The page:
We have quantified the reduction in liquidity by China to reduce speculation in real estate. BPOC bond issuance and increased RRR have reduced liquidity in the past 25 trading days by US$203bn — almost all of the build-up of excess liquidity in all of 2009. This aggressive slamming on of the brakes took us by surprise. Banks’ stock prices have followed changes in liquidity for several years. (It’s all about liquidity). We think much of the liquidity has been hoovered up. Property prices in major cities are down 5% and volumes are down by half.Deutsche Bank Research has a nice note on the China's Provinces, and write in regard to the Western hope:
Pinning hopes on China to take the place of the US consumer is asking too much. While private consumption offers some catch-up potential especially in China‟s non-coastal provinces this will not be enough to offset the loss in demand from the US. Moreover, much of the additional demand for consumer goods will be served by local companies.FT Alphaville sums-up the great Chinese tightening, but also respected economists, like Ken Rogoff and Simon Johnson, have expressed a dose of scepticism and criticism recently.
However, Nomura's global economics team has produced gigantic report "The Ascent of Asia". Here is the summary:
Asia's share of world GDP should grow, according to the economists at Nomura. Click on charts to enlarge, courtesy of Nomura.
- Asia’s medium-term economic prospects look bright. The region has major, largely untapped, resources, suggesting that it has the supply-side capacity to maintain the strong growth of previous decades.
- The global crisis hit Asia hard, but its good macroeconomic fundamentals enabled it to take strong policy action that proved effective in boosting domestic demand,
- Asia thereby recovered quickly from the global crisis, and this accelerated the shift in economic and political power from the West to the East that has been taking place over the past 30 years.
- Asia’s economic resurgence has thus not come at the overall expense of the economies of the West, although some individual industries in the West are being challenged hard by competition from Asia.
- Realising Asia’s supply-side potential over the medium term will require that the recent strong growth of aggregate demand be maintained. For this, the structure of that demand has to be sustainable.
- Asia’s policymakers would be unwise to assume that, once the world economy recovers, they will be able to count on strong export-driven growth. Western opposition to penetration of its markets by Asia is growing.
- Asia should instead plan on taking part in a global rebalancing of demand: faster Asian domestic demand growth, and slower growth of exports to outside the region – with the converse in the West.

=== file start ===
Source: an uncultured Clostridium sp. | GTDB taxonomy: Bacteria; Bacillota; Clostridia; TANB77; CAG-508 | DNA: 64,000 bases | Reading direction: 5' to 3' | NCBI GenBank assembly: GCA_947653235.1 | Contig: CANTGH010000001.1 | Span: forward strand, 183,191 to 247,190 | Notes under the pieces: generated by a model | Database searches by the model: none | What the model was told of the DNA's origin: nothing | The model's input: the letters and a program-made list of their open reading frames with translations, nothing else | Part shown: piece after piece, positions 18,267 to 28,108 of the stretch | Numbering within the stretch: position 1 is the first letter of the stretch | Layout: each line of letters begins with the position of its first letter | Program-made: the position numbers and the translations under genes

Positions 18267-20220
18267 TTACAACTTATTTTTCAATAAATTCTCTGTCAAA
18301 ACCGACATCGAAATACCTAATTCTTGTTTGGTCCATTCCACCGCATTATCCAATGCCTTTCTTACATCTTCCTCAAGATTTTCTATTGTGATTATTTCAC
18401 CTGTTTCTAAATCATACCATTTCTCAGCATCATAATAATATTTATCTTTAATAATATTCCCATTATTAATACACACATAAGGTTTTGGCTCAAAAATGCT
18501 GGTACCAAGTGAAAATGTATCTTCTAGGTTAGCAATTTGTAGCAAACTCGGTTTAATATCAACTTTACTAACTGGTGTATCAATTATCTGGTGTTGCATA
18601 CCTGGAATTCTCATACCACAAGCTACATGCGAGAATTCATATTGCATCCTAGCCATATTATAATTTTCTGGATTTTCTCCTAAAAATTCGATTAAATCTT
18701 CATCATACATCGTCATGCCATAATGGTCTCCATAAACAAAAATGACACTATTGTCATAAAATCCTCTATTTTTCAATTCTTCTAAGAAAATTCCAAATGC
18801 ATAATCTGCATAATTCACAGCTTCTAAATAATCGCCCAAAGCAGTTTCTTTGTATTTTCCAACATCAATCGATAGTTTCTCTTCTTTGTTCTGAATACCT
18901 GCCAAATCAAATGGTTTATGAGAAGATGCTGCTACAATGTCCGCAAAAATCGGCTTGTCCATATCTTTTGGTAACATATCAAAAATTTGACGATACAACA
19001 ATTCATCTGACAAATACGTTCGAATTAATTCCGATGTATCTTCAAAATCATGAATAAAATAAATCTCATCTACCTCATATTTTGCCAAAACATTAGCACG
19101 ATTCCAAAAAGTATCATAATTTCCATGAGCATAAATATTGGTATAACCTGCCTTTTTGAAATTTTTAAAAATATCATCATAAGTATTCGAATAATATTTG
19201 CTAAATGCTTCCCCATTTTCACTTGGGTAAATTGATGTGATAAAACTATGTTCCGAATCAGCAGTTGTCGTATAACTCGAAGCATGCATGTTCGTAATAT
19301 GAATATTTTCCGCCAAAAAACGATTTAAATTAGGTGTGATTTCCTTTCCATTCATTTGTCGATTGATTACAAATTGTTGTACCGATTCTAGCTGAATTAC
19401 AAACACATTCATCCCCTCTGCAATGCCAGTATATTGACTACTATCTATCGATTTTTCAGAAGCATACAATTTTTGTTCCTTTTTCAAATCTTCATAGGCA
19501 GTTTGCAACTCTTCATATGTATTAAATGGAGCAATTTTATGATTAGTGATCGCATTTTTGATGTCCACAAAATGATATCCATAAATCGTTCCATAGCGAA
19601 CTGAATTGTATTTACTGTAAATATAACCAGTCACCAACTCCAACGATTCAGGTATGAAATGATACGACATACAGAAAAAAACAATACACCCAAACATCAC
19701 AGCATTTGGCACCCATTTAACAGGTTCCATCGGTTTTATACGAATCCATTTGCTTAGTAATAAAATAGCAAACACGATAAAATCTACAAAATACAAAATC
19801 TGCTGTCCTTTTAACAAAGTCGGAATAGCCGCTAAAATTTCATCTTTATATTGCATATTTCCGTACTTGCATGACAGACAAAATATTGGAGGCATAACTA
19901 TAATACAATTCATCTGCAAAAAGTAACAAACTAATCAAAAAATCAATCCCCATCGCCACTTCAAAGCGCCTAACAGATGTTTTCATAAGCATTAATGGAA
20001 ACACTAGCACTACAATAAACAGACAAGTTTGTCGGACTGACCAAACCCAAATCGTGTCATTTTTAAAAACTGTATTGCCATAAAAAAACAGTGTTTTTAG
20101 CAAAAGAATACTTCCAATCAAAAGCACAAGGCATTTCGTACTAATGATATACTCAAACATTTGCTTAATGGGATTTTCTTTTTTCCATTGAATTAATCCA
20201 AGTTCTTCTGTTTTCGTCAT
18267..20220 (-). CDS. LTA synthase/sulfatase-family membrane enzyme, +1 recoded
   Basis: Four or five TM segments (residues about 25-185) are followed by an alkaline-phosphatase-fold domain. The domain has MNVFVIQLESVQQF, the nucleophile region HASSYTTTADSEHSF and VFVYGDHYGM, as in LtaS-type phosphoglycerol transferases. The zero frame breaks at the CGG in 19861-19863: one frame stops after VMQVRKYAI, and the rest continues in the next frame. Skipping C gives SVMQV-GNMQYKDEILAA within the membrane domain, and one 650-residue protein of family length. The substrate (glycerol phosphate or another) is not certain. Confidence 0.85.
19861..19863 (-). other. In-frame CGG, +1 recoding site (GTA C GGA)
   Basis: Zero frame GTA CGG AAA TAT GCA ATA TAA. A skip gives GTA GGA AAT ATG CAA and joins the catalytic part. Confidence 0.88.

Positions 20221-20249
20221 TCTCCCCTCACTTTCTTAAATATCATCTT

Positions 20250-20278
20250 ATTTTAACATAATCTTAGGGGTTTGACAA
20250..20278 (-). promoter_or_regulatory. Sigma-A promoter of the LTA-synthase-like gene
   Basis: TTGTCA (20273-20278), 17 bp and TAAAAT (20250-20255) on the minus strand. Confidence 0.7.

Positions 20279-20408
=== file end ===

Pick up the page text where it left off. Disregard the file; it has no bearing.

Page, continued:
- Continental-sized economies have the requisite potential for growth to be driven by domestic demand. The US until the early 1960s, and India since independence in 1947, are two important historical examples.
- China has had strong export growth over the past 30 years, but domestic demand growth has been strong, too. History suggests that China’s future growth could be led, sustainably, by domestic demand.
- India’s growth has been led fundamentally by the growth of domestic demand, and this should continue for the foreseeable future.
- Smaller economies, by contrast, depend importantly on export growth: their home markets are individually too small to offer economies of scale, and the spill-over of domestic expenditure into imports too substantial.
- Collectively, however, Asia’s smaller economies add up to around 6% of world GDP. By linking themselves through trade they can emulate a medium-sized economy and so depend less on exports to the West.
- Japan continues to rely heavily on exports. However, with its real wages now high, it, too, is less able to depend on export growth. Spurring domestic demand through supply-side reforms has become urgent.
- China, and possibly India, will also need to achieve a rebalancing of the main components of domestic demand: away from investment towards consumption.
- Investment, a potentially volatile component of demand, accounts for a high proportion of total demand in these economies. Over time, it will probably need to come down to reduce the risk of economic instability.
- Asia’s economies, like their OECD partners before them, will experience a growing need to embark on a range of structural reforms, including labour, competition, financial market, social, and trade policies.
- A prerequisite to success with structural policies and trade policies, however, is resolution of the issue that has long been at the forefront of policy concern -exchange rate policy, particularly as regards the renminbi.
- Continual government intervention to prevent currency appreciation is not only causing trade frictions with the West; it is also creating internal problems, including a loss of control over monetary policy.
- To minimise instabilities caused by currency appreciation, China will have to proceed cautiously, in stages. As it does so, it will become easier for other Asian economies to accept appreciation of their currencies.
- Asia’s rapid growth has brought with it pollution problems that are becoming important nationally and, in the case of greenhouse gas emissions, globally.
- Addressing these environmental problems will inevitably impose a cost. But given that all economies globally will be facing similar costs, these should not reduce the competitiveness of Asia’s producers.
- Furthermore, world-wide, policy-induced increases in the (relative) price of carbon, and increasing pollution standards worldwide, offer huge potential opportunities to producers of green technologies.
- Asia’s policymakers face considerable challenges in implementing the policies that will ensure that their economic growth remains sustainable. But the potential rewards are huge: Asia has everything to play for.